September 19

Japanese Yen Futures – Trading Strategies | Symbols and Contract Specifications

Often denoted with the symbol ¥, JP¥, or JPY, the yen is the official currency of Japan. It was established by the New Currency Act of 1871 to restore a common currency in Japan and do away with the various feudal currencies in circulation then. Since the Bank of Japan was founded in 1882, it has been the only institution mandated with printing the currency and controlling its circulation.

The Japanese yen futures market is very popular among currency futures traders. It is the third most-traded currency in the world, after the U.S. dollar and the euro. The currency is also widely used as a reserve currency, being the fourth most-held currency after the United States dollar, the euro, and the Great British pound.

Japanese Yen Futures Contract Specifications
Tick Size
Contract Size
12,500,000 Japanese yen
Contract Months
Mar, Jun, Sep, Dec
Trading Hours
Sundays: 5:00pm – 4:00pm CT//Monday – Friday: 5:00pm – 4:00pm CT the next day. Closes at 4:00pm on Fridays
Last Trading Day
The second business day before the third Wednesday of the contract month

What Is the Japanese Yen Futures Contract?

The Japanese yen future is a financial derivative contract in which the underlying asset is the Japanese yen, with its pricing based on the expected exchange rate of the Japanese yen to the U.S. dollar in the future. In other words, the Japanese yen futures is a tradable agreement to receive or deliver a specified amount of Japanese yen on a future date, at an already agreed exchange rate.

Just like all other futures contracts, the Japanese yen futures are standardized and trade on the futures exchanges — one of the key features that distinguish the currency futures market from the USD/JPY spot forex market, which operates over the counter. One major benefit of trading on an exchange is that the trading activities are well regulated, unlike the spot forex market, where the broker can trade against the trader.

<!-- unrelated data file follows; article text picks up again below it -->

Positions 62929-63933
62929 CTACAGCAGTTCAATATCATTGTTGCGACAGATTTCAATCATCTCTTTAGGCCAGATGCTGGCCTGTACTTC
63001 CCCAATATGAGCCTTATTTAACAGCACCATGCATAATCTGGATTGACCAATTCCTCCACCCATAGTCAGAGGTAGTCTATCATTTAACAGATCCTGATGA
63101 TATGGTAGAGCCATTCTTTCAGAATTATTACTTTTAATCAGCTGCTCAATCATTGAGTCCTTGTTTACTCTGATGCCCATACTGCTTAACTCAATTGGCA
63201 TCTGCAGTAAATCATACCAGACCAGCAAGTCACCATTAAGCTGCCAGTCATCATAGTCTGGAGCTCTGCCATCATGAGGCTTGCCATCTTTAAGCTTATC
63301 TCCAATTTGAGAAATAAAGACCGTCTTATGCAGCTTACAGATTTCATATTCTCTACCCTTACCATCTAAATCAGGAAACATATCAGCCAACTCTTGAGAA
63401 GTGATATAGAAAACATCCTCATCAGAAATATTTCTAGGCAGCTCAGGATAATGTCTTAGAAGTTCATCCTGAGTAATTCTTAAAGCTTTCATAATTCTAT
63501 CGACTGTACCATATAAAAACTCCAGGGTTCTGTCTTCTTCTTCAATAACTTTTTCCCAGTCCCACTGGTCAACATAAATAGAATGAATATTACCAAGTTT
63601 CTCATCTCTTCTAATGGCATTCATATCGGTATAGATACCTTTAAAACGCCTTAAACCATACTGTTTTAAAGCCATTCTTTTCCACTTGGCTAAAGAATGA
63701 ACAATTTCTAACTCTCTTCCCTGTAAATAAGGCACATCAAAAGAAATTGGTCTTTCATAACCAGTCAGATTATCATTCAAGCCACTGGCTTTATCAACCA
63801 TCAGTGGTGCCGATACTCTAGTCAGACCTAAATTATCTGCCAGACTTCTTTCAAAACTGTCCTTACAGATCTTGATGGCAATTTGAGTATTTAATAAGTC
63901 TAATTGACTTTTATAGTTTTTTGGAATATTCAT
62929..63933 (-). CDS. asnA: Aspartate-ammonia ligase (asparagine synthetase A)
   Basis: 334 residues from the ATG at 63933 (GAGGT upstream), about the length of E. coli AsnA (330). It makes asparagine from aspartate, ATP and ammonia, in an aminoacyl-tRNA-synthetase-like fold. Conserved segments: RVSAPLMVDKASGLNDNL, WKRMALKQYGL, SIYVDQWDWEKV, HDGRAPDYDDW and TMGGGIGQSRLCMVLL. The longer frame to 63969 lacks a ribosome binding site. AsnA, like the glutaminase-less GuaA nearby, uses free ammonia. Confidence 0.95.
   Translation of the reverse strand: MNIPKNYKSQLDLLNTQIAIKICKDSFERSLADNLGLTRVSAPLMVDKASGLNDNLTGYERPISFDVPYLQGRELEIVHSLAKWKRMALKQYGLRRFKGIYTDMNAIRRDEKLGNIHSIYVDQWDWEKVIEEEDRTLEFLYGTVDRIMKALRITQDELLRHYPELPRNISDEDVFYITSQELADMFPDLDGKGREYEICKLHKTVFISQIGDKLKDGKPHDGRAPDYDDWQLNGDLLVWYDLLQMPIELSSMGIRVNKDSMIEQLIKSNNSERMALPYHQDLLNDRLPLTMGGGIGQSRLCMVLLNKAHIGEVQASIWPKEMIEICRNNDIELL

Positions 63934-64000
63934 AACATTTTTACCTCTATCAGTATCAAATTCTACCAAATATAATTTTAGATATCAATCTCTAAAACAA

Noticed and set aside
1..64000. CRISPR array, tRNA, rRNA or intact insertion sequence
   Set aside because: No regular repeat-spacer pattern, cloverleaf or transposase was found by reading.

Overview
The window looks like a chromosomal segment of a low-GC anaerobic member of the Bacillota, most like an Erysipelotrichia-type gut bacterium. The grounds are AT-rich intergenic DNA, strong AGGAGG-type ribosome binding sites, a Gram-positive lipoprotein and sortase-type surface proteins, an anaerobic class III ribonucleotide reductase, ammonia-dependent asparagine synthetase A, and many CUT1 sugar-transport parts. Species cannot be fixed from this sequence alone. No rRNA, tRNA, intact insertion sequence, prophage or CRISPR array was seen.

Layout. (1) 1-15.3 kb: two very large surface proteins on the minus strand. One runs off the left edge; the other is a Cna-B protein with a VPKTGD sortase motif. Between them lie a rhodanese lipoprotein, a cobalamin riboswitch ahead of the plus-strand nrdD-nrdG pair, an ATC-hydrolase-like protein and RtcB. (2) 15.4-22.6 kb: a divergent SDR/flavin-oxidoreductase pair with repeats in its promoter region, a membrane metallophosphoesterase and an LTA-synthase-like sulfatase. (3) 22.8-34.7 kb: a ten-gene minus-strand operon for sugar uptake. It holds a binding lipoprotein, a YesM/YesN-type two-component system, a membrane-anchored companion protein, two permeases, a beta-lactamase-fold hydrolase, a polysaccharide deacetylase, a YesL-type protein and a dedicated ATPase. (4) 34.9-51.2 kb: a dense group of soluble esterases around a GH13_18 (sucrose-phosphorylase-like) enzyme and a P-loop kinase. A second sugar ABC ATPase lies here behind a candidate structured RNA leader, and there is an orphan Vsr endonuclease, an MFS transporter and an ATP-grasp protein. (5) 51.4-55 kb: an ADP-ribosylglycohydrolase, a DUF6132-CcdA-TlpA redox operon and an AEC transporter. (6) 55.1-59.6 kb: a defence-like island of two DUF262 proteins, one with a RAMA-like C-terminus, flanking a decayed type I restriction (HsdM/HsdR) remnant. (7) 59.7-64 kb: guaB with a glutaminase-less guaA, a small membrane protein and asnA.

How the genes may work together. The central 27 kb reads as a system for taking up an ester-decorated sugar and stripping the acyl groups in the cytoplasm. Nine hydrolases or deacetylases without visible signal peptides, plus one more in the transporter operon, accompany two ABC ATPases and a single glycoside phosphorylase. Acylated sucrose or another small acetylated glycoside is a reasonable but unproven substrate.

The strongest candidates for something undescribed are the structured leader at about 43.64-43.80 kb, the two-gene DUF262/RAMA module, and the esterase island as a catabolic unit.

It is important to note that the Japanese yen futures contract is a leveraged instrument. So, a trader would only need to deposit a portion of the total worth of the contract to be able to trade the contract. The minimum amount required to carry a contract is known as the margin, and it varies with the marketplaces, market conditions, expiration of the contract, and the type of contract (full or micro contract).

At the end of each trading day, the clearinghouse of the exchange settles all the traders’ accounts with the profits or losses made on that day. Traders whose accounts are below the maintenance margin would be required to top up their accounts to be able to keep their contracts.

If you are interested in trading the Japanese yen futures, all you need is to create an account with the exchange and deposit the required margin. Being a leveraged instrument, you need not have the full dollar worth of the contract to start. However, be cautious about futures trading — while you can easily make money, you can also lose more than you invested.

Why Trade Japanese Yen Futures?

There are many reasons to play the Japanese yen futures market, and they include the following:

Hedging: Investors, fund managers, and any business person, who is exposed to Japanese yen exchange rate risks, may use the Japanese yen futures to hedge their exposure to the market.

Speculation: The majority of the traders in the currency futures market are there for speculative reasons, and the Japanese yen futures contract offers a great opportunity for speculation.

Arbitrage trading: Currency arbitrage traders may simultaneously buy and sell the Japanese yen contract on different marketplaces so as to benefit from any imbalances in prices.

How do Japanese Yen Futures Trade?